There is an interesting paradox at the heart of data sharing. At a time when there is heightened awareness and clamor against data breach, bolstered by stringent regulations like GDPR and CCPA, consumers are sharing more location data than ever. As per a recent study, consumers are most willing to share data with the mobility sector.
HERE Technologies has released a research report that highlights the evolving public attitude towards contentious issues of data privacy and data sharing.
Mobility as a Service ( MaaS) that includes mapping companies and transport and mobility applications, is certainly a sector that enjoys overall high public confidence. Most consumers across the world (76 percent) are willing to share their location data with navigation and mapping services, public transport, taxis, and ride-hailing services. Ride-hailing saw the most significant increase at 10 percent compared to 2018.
The study has been carried out in partnership with global research agency ESOMAR and research partners BuzzBack Research and Cint. It surveyed 10,000 consumers across 10 markets, including the U.S., U.K., Germany, France, Australia, Brazil and Japan.
The study compares change in public perception as compared to 2018. There is now a greater awareness among consumers regarding data and an understanding that data is essential for business decisions, and sharing it can enhance the consumer experience. It has been found that more than two-thirds (70 percent) of consumers share their location data at least sometimes. People are more willing to share their data if it’s beneficial to them, such as for increasing safety and security, enabling a service or saving money.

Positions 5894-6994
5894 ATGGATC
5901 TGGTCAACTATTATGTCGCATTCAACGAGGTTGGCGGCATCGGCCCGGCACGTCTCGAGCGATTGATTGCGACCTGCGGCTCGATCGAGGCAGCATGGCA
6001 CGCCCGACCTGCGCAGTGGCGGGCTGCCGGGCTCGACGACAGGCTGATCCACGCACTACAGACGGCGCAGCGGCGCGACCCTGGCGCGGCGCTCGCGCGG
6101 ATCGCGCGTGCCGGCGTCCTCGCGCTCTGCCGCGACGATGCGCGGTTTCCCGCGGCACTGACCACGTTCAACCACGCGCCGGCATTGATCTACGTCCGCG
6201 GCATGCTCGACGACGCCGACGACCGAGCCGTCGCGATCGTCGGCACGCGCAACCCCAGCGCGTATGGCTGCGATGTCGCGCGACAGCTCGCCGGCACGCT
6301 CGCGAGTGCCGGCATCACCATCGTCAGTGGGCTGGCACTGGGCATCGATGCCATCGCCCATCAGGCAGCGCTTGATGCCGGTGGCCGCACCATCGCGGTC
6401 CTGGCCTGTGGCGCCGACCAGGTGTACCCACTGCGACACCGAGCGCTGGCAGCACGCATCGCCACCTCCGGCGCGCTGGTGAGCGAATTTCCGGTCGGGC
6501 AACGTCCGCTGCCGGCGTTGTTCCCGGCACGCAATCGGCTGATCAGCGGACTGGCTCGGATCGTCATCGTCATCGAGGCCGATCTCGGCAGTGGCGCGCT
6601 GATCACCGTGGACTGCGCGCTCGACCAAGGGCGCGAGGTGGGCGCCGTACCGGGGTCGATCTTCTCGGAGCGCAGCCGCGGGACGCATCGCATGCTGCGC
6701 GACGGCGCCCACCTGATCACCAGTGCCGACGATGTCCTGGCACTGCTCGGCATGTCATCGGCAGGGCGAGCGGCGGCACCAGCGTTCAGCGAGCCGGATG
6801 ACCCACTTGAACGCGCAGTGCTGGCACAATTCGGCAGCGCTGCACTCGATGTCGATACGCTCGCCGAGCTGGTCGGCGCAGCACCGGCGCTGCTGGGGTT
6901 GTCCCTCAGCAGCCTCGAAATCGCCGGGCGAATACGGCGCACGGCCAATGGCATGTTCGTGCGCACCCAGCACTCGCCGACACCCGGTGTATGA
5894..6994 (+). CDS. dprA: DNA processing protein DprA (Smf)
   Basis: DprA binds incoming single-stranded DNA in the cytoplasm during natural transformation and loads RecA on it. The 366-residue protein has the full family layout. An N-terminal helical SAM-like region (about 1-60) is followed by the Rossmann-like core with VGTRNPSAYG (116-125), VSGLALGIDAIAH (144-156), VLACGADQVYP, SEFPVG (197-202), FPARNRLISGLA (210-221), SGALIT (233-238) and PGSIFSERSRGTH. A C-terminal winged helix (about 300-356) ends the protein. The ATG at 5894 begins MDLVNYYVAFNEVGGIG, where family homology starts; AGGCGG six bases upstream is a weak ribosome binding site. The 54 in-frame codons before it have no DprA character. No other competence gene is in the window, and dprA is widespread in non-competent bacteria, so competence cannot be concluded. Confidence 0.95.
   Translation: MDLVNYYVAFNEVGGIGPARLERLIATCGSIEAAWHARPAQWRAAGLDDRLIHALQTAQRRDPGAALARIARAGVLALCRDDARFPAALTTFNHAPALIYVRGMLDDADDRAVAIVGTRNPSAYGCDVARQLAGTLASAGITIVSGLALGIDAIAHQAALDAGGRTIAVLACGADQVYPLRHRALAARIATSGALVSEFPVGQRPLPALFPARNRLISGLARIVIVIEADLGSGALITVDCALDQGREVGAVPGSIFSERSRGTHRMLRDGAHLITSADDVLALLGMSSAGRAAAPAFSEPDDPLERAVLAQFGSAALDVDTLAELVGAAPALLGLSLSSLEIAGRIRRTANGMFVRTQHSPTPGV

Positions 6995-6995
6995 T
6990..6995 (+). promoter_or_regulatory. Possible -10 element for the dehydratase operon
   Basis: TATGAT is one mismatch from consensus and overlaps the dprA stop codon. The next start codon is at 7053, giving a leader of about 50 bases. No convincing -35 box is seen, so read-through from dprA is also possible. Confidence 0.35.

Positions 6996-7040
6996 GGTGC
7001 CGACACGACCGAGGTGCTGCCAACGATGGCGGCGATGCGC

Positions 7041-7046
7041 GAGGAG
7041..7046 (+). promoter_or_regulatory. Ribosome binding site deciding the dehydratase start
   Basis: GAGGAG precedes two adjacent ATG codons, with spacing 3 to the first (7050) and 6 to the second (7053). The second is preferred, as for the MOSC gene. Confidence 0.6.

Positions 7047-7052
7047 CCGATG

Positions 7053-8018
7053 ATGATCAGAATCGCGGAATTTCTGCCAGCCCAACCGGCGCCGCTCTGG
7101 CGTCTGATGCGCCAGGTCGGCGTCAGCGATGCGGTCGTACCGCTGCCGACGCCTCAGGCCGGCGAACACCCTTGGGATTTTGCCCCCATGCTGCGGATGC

Overall, the willingness of users to share location data has increased by two percentage points since 2018. The research also suggests that people are less hesitant to share their location data if they know what it’s being used for. Though consumers acknowledge the benefits of data sharing, a vast majority ( 75 percent) are still skeptical about sharing data. Results show that public willingness to share data is high when the collector is trusted and maintains transparency in using data.
As mobility services and apps continue to proliferate, consumers see how essential their location data is in getting them from A to B. The onus, therefore, is on the businesses and governments to provide the infrastructure necessary to involve consumers as partners in data-first offerings. This will, in turn, create more intuitive services, Kovacevic further adds.
The study shows that data sharing frequency is higher in the US as compared to the rest of the world. The UK is the most advanced market when it comes to value-add and trust schemes. Consumers there share data regularly but are less informed regarding how it is utilized. Germany and France are countries where skepticism regarding data sharing is high and public trust is low. Data sharing in both of these countries is much lower than the global average.
Finn Raben, Director General of ESOMAR, said, “This study shows us is that it possible to collect the data that businesses need to provide and improve offers and services, while at the same time respecting the consumer through ethical and transparent data practices. Not only can brands collect data, but they can improve trust and potentially boost revenue through transparency.”